Beacon Council Could Add Community Programs

Spending plan inches closer to cap following requests

The Beacon City Council could vote Monday (Dec. 7) to approve a 2021 budget that, after weeks of deliberations, would fund more community programs by raising taxes closer to the maximum allowed under a state tax cap.

The first draft of the budget planned to forgo about $186,000 in revenue to keep property taxes flat, but after some residents urged the council to “go to cap,” its members discussed a compromise during a Nov. 30 workshop that would include a modest tax increase while funding the remainder of the add-ons from reserves. 

Depending on what the council approves, the tax increase could amount to about $35 per year on a home valued at $300,000, or less, based on if and how much the council draws from savings. The budget already anticipates taking as much as $2.2 million from reserves to offset a loss in state aid and sales tax revenue due to the COVID-19 shutdown.

Mayor Lee Kyriacou credited the previous mayor, Randy Casale, and councils for building a healthy fund balance for such unforeseen circumstances. “We’re in the middle of a rainy day, and next year is probably our rainiest of days,” he said. “It’s hopefully not ongoing.” 

The council agreed during the workshop to add about $159,000 in spending to the budget by funding:

  • Grants to supplement food distribution programs already supported by Dutchess County ($25,000);
  • A survey to determine the community’s recreation needs and views on a community center ($50,000);
  • A study of a possible municipal broadband program ($30,000);
  • Weekend trash and recycling pickup at municipal parks ($14,000);
  • Bathroom maintenance at the parks ($25,000);
  • A voucher program for free taxi rides ($10,000).

In addition, the council agreed to add $5,000 to test a program for what Council Member Dan Aymar-Blair called “participatory budgeting.”

“When we go out for feedback, we know there are large segments of the public who are not showing up,” he explained. “The reason for that is because, in large part, they don’t think government works for them. But everybody in Beacon has an idea about a little way that we can make Beacon better.”

The council also appeared to lean toward adding the K-9 program back to the Police Department budget. If the city eliminates the program, it would have to pay for the dog’s early retirement. If the program continues, the dog, Apollo, will be paired with a new officer and could work for another three years.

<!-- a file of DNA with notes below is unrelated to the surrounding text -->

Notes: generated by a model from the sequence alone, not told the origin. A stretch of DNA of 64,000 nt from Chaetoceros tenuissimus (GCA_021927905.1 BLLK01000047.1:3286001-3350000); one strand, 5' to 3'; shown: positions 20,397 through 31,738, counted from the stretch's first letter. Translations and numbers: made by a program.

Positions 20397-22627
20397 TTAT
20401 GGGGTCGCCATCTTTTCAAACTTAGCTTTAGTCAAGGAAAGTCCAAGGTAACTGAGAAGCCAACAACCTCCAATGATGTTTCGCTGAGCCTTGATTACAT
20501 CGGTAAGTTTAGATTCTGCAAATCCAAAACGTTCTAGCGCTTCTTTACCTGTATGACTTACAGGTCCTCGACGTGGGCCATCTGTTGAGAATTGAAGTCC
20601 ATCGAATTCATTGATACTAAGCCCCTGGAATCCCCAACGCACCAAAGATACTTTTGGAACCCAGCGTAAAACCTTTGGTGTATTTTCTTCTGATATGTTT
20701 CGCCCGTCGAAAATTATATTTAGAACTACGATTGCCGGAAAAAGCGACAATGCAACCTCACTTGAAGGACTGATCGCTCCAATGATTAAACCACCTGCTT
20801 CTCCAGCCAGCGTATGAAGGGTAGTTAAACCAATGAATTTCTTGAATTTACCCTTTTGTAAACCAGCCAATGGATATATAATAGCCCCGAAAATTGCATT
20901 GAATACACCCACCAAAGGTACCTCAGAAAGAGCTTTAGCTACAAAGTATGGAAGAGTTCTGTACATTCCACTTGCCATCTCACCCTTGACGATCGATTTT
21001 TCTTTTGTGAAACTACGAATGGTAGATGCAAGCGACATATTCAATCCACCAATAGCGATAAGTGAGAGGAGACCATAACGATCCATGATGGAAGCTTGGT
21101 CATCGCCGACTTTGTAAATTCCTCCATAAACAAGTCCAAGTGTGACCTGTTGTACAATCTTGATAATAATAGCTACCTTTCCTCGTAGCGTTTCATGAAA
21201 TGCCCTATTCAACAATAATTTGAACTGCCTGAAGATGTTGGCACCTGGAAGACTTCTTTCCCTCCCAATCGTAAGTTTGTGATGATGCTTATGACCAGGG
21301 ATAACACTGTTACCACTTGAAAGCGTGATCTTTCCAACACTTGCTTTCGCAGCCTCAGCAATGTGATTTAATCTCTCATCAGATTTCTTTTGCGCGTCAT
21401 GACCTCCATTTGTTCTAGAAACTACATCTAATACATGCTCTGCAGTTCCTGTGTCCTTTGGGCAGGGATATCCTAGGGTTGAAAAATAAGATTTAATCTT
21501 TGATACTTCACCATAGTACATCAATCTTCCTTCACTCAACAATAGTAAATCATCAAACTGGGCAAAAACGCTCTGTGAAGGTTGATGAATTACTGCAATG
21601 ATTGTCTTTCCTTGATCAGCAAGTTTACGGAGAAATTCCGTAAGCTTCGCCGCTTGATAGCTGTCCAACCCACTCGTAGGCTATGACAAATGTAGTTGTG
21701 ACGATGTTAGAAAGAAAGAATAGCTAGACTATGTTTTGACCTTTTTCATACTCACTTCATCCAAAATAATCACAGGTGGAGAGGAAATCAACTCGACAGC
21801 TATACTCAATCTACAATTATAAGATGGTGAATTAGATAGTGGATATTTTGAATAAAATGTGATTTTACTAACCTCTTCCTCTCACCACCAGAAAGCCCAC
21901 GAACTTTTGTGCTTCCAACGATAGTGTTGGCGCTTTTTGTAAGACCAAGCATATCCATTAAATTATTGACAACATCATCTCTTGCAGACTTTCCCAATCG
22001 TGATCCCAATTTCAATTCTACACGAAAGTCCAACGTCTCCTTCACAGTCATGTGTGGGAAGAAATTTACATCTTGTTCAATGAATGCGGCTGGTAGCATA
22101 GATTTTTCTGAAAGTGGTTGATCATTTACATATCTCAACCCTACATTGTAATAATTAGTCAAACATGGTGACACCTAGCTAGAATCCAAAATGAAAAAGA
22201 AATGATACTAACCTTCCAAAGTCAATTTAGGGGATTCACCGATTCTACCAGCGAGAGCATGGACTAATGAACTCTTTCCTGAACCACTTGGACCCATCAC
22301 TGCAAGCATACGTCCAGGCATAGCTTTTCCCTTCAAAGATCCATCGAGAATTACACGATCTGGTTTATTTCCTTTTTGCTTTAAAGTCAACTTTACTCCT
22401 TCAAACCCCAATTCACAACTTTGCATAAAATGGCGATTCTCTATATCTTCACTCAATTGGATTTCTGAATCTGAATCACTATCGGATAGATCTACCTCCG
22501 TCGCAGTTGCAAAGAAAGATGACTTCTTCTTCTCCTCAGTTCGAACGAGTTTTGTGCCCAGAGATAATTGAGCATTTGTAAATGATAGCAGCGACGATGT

“The dog increases our capability,” said Acting Police Chief Sands Frost, who recalled rescuing an older woman with dementia who wandered away from her home on a winter night. A police dog was able to follow her scent. 

“That night, that dog probably saved her life,” Frost said.

The acting chief said he would look for cuts to offset the program, which costs about $24,000 a year, such as selling a rarely used police motorcycle. 

With the add-ons, the budget calls for about $22.3 million in general-fund spending. Water and sewer funds, which both show 2 percent increases, are budgeted separately.

Search updates

■ Beacon has received 30 resumes for the city administrator position held by Anthony Ruggiero, who will leave in January to become assistant commissioner for administration with the Dutchess County health department. Mayor Lee Kyriacou, who will select the hire, said on Monday (Nov. 30) that he plans to ask City Council members to help him whittle down the applicants so he can make a selection “reasonably quickly.”

■ Council Member Terry Nelson, who heads the committee overseeing the search for a police chief, said that the committee planned to interview candidates this week, and Nelson expected afterward to recommend two finalists to the mayor.


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2 thoughts on “Beacon Council Could Add Community Programs

  1. “Some residents urged the council to ‘go to cap’ ” — I bet none of those residents own property here in Beacon. In a bad year the council should be looking at ways to help the taxpayer and reduce the tax burden, not look for ways to spend money on studies. Just because the state has a cap on tax increases doesn’t mean you should look for ways to increase the property taxes to meet that cap.

    • For a tax increase of about $35 per year to fund said studies, this homeowner would gladly pay for the studies suggested. Many of the people who called upon the City Council to go to cap were, in fact, property owners.

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